“This commission for the London 2012 Festival delivers on our key values – brilliant art by a world leading artist that can be accessed by the public for free. I am sure this will be another ground-breaking commission for Tate by one of the world’s most interesting and original artists, and a highlight of London’s celebrations this summer.” – Ruth Mackenzie, Director, London 2012 Festival
Tate Modern has unveiled the first live commission in The Unilever Series created by the artist Tino Sehgal. Using movement, sound and conversation, Sehgal’s work titledThese associations draws on the existing atmosphere of the Turbine Hall and its unique position as a public space within a museum. This commission, the thirteenth in the series, will be present throughout opening hours every day from 24 July to 28 October.
Tino Sehgal has risen to prominence for his innovative works which consist purely of live encounters between people. Avoiding the production of any objects, he has pioneered a radical and yet entirely viewer-oriented approach to making art. His works respond to and engage with the gallery visitor directly, creating social situations through the use of conversation, sound and movement, as well as philosophical and economic debate. Having trained in both political economics and choreography, Sehgal’s works are renowned for their high levels of interaction, intimacy, and critical reflection on their environment.
Celebrated for its unconventional museum atmosphere of exhilaration and social interaction, the Turbine Hall is here inhabited by an assembly of participants whose choreographed actions draw on the behaviour of groups and collectives. At times almost indistinguishable from the visitors in the Turbine Hall, at others a clearly defined and constructed situation, These associations can be perceived quite differently from the elevated position of the bridge or gallery windows as opposed to the floor of the Turbine Hall, where visitors are potentially swept up in the movement and dialogue of the piece.
The Turbine Hall is historically a site of energy production through the massive turbine engines that once occupied this cavernous space. Now emptied of its industrial apparatus, the hall is instead occupied by the physical and vocal energy of the participants and visitors, whose movement, sound and interaction produce another type of force. Sehgal’s work develops from the already existing atmosphere of the Turbine Hall that offers the experience of being part of a group rather than following the historical precedent of the museum space as a site for individual contemplation and controlled social deportment.
Sehgal was born in London in 1976 and currently lives and works in Berlin. He is currently included in Documenta XIII and had a solo exhibitnion at the Guggenheim Museum in 2010. Sehgal represented Germany at the Venice Biennale in 2005. Solo exhibitions of his work have been held around the world, including Villa Reale, Milan; ICA, London; Kunsthaus Bregenz; and the Marian Goodman Gallery, New York.
This commission is part of the London 2012 Festival, the finale of the Cultural Olympiad. It is curated by Jessica Morgan, The Daskalopoulos Curator, International Art, Tate Modern and produced by Asad Raza. The commission is also supported by the Goethe Institut.
Chris Dercon, Director, Tate Modern said: “Once again, The Unilever Series has inspired an artist to respond to the Turbine Hall in a unique and innovative way. Tino Sehgal’s piece has managed to fill this vast space with life and energy using nothing but the human body and social interaction as its medium, and to transform the museum into a biopolitical and anarchic experience.”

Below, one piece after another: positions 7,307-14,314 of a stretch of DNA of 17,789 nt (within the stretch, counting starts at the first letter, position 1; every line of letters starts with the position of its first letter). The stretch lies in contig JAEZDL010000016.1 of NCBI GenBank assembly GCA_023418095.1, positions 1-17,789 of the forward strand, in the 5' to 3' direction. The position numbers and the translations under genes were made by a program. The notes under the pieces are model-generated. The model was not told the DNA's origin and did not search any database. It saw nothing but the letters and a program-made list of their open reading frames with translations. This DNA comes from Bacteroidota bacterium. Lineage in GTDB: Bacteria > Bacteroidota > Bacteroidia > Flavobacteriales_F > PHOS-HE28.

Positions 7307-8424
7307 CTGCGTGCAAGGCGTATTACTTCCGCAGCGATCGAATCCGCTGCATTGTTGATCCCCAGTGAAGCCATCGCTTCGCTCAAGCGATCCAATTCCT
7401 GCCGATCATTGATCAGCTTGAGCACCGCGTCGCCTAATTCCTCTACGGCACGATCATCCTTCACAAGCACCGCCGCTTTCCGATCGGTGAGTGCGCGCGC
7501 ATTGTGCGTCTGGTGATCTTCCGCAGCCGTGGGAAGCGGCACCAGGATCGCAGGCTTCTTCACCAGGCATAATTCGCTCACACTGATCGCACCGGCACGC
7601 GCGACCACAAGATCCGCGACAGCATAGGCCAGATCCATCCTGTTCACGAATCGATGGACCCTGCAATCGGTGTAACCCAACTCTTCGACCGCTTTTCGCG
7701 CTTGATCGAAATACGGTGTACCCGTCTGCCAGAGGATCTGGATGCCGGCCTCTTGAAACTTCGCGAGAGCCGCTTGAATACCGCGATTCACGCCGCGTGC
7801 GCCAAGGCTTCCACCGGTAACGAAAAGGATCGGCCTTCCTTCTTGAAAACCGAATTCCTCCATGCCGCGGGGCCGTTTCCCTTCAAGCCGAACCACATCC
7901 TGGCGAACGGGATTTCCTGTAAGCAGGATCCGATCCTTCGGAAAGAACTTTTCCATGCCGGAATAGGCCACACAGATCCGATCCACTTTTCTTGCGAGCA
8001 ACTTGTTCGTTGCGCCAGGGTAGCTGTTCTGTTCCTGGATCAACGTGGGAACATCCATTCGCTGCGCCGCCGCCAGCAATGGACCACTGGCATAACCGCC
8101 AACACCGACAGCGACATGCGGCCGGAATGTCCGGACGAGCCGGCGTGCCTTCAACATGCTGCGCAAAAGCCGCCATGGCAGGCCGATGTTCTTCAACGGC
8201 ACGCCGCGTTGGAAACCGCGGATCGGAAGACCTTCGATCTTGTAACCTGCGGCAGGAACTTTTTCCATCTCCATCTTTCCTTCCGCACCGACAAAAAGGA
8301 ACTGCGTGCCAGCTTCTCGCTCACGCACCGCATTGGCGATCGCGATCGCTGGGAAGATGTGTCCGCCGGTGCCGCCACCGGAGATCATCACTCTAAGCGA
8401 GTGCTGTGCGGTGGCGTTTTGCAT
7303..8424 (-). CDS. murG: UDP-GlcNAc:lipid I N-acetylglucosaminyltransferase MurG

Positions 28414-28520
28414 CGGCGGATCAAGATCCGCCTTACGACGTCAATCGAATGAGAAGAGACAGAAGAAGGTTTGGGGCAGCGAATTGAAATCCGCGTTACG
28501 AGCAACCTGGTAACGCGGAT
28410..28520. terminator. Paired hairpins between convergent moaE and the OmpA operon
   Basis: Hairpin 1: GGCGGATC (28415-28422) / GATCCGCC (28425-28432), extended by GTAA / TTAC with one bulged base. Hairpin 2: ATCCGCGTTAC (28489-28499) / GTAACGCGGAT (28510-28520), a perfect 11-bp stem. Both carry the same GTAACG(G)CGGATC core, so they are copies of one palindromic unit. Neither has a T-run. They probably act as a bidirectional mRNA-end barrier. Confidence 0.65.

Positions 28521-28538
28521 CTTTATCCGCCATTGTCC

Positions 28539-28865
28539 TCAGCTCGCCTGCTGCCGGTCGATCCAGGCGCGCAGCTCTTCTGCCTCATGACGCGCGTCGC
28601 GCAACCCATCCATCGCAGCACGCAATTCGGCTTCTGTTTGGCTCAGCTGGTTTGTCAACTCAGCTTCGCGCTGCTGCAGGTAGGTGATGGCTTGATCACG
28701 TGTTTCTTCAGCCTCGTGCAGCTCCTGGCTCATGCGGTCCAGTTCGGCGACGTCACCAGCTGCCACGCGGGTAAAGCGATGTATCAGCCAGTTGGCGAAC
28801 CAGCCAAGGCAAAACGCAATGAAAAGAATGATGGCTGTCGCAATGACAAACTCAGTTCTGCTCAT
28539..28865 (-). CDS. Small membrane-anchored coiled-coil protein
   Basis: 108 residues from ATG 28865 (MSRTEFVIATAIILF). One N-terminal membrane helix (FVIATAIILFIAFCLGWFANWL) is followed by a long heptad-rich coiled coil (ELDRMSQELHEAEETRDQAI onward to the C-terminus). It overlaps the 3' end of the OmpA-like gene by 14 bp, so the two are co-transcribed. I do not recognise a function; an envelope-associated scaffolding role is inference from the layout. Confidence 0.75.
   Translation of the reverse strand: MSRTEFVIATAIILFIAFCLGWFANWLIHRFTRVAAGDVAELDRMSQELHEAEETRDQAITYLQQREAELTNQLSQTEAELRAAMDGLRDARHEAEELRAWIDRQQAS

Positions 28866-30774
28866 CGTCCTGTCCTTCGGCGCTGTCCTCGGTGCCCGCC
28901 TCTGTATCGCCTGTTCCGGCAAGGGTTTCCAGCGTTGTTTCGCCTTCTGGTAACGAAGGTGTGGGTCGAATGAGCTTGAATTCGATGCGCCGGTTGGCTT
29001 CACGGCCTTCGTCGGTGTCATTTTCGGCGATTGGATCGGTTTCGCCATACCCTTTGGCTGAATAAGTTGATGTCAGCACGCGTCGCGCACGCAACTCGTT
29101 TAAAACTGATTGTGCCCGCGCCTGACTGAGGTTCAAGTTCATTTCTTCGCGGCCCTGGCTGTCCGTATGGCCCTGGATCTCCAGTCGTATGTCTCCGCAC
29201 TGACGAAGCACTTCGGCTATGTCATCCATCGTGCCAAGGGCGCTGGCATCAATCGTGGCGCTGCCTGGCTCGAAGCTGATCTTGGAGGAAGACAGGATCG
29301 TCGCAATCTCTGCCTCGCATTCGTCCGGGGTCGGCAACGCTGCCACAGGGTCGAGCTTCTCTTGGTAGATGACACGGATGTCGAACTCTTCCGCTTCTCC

Sue Garrard, Senior Vice President, Global Communications, Unilever plc said: “Tino Sehgal is the thirteenth artist commissioned for The Unilever Series, making it one of the longest running and most successful of art sponsorships. To date almost 30 million people have seen the various installations in The Unilever Series. We are confident that millions more will come to see Tino Sehgal’s work this summer.”
The Unilever Series of annual commissions was launched in 2000 when Tate Modern opened with Louise Bourgeois’s I Do, I Undo, I Redo. Spanish artist Juan Muñoz was commissioned in 2001 with Double Bind, and the first British artist was Anish Kapoor with Marsyas in 2002. Olafur Eliasson’s Weather Project illuminated the Turbine Hall in 2003 and Bruce Nauman’s sound installation Raw Materials opened in 2004. In 2005 Rachel Whiteread created her installation EMBANKMENT, followed by Carsten Höller’s interactive spiralling slides Test Site in 2006. In 2007 Doris Salcedo’s Shibboleth broke open the floor of the Turbine Hall, while Dominique Gonzalez-Foerster’s TH.2058transformed the Turbine Hall into a futuristic shelter in 2008. Miroslaw Balka created the eerie pitch black chamber How It Is in 2009, and in 2010 Ai Weiwei unveiled a landscape of over 100 million hand-made porcelain Sunflower Seeds. Tacita Dean’s FILM in 2011 was the first work in the series dedicated to the moving image, celebrating unique analogue filmmaking techniques.
Unilever’s sponsorship of The Unilever Series at Tate Modern began in 2000 and has inspired almost 30 million visitors to Tate Modern. The commission is also the basis for cultural exchange thanks to the success of The Unilever Series: turbinegeneration. Launched in 2009, turbinegeneration is an online education project linking schools across the globe. Over 30 countries are now taking part in the project and the number continues to grow. The Unilever Series and the associated education programme reflect Unilever’s commitment to inspirational and thought-provoking art.
Tate Modern, Turbine Hall 24 July – 28 October 2012 Open every day from 10.00 – 18.00 and until 22.00 on Friday and Saturday Admission free